When faced with big, complex decisions that need to be made, Metcalfe suggests taking time to pause and reflect on the various factors that are potentially competing for your cognitive resources. If there’s too much going on, the old adage ‘sleep on it’ can do wonders.

Final quick decision-making tips

    • Implement bayesian reasoning – Campitelli says this is about not getting stuck in your prior beliefs while also not throwing out the baby with the bathwater. Amalgamate your existing view with new information to “update your beliefs”.

      “It happens a lot in organisations where they’re looking for a new way of working, for example, and they think they need to abandon the old approach. The knowledge that you’ve acquired so far should be incorporated with new ideas.”
    • Schedule things into your diary, such as when you’ll go to the gym or grocery shopping. This means you don’t have to carry around that mental load in your mind all day, says Metcalfe.
    • Don’t let expectations cloud your decision-making process, says Metcalfe.

      “If you feel like your boss is a grumpy person, any situation you go into with [your boss] will be coloured by that expectation,” he says. “The interactions we have with people are inherently ambiguous; every single thing that we perceive is an interpretation.”

      Because this happens automatically and unconsciously, it can be hard to avoid. He suggests considering your situational and environmental factors as a way of bringing some of these biases into your consciousness. “It requires deliberate, mindful practice. Seek feedback from other people before you draw conclusions based on your own interpretations.”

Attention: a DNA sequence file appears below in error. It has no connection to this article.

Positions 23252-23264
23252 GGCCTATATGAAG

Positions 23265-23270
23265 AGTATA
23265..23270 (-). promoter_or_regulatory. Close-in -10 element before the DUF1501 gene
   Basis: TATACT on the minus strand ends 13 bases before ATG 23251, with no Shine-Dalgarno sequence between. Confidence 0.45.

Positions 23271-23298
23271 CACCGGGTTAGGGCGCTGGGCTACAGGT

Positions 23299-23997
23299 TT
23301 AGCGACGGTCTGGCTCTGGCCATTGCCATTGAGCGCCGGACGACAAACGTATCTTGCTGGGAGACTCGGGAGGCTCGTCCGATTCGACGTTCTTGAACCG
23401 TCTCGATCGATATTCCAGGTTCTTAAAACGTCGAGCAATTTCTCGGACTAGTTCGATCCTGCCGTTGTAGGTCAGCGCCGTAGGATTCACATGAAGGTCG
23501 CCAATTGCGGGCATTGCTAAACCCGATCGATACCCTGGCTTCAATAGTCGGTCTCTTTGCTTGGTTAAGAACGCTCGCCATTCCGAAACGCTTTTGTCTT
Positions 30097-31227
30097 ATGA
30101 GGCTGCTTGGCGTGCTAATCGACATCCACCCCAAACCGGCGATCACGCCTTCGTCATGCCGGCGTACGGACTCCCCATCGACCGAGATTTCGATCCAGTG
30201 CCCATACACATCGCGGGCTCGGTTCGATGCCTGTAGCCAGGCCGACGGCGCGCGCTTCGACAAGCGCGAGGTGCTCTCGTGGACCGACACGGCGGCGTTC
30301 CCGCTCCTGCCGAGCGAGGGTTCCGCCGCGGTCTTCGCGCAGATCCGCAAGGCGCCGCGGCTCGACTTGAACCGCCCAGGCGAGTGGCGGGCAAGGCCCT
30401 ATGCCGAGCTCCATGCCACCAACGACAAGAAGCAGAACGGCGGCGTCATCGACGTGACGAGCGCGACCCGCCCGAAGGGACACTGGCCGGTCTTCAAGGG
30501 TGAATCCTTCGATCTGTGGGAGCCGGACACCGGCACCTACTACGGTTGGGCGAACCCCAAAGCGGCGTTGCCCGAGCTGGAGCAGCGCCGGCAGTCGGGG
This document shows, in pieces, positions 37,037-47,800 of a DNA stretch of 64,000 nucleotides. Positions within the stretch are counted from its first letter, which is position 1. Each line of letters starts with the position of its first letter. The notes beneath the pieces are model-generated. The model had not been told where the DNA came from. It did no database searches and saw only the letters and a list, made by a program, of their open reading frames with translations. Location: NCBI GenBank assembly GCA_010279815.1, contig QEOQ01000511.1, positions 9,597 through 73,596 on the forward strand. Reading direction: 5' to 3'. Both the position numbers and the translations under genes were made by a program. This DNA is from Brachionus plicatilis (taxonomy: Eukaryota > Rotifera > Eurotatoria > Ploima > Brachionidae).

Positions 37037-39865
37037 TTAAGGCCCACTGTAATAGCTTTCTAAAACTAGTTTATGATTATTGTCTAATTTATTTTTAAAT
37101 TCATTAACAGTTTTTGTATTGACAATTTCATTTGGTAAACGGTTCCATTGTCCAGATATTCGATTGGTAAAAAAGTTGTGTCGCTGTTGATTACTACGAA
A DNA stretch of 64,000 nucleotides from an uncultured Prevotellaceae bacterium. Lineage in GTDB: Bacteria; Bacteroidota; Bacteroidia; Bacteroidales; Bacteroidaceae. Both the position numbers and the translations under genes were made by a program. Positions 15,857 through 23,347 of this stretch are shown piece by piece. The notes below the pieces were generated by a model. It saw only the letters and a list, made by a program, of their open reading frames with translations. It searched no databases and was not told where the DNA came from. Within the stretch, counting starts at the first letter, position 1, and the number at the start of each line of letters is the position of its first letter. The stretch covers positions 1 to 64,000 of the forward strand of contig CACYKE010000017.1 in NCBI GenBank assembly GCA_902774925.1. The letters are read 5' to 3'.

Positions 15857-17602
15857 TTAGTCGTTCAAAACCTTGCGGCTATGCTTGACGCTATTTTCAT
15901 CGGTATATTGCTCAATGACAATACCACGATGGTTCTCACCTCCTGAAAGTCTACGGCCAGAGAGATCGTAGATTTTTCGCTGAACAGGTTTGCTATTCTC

Ryan Metcalfe will be unpacking the Sunk Cost Fallacy in the upcoming edition of HRM magazine. Sign up to become an AHRI member to receive your monthly copy.


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Alison Hucks
Alison Hucks
23 days ago

Insightful article, most interesting. Puts pay to the skills of an exceptional leader (all levels) in particular the leaders ability to (as Adam Grant states above) to set up “individualising the decision-making process’ whilst overcoming ‘groupthink’.

More on HRM

Want to improve your decision-making skills? Try these research-backed tips


Tripwires, heuristics and satisficing can all streamline your decision-making processes at work, if you know how to use them to your advantage.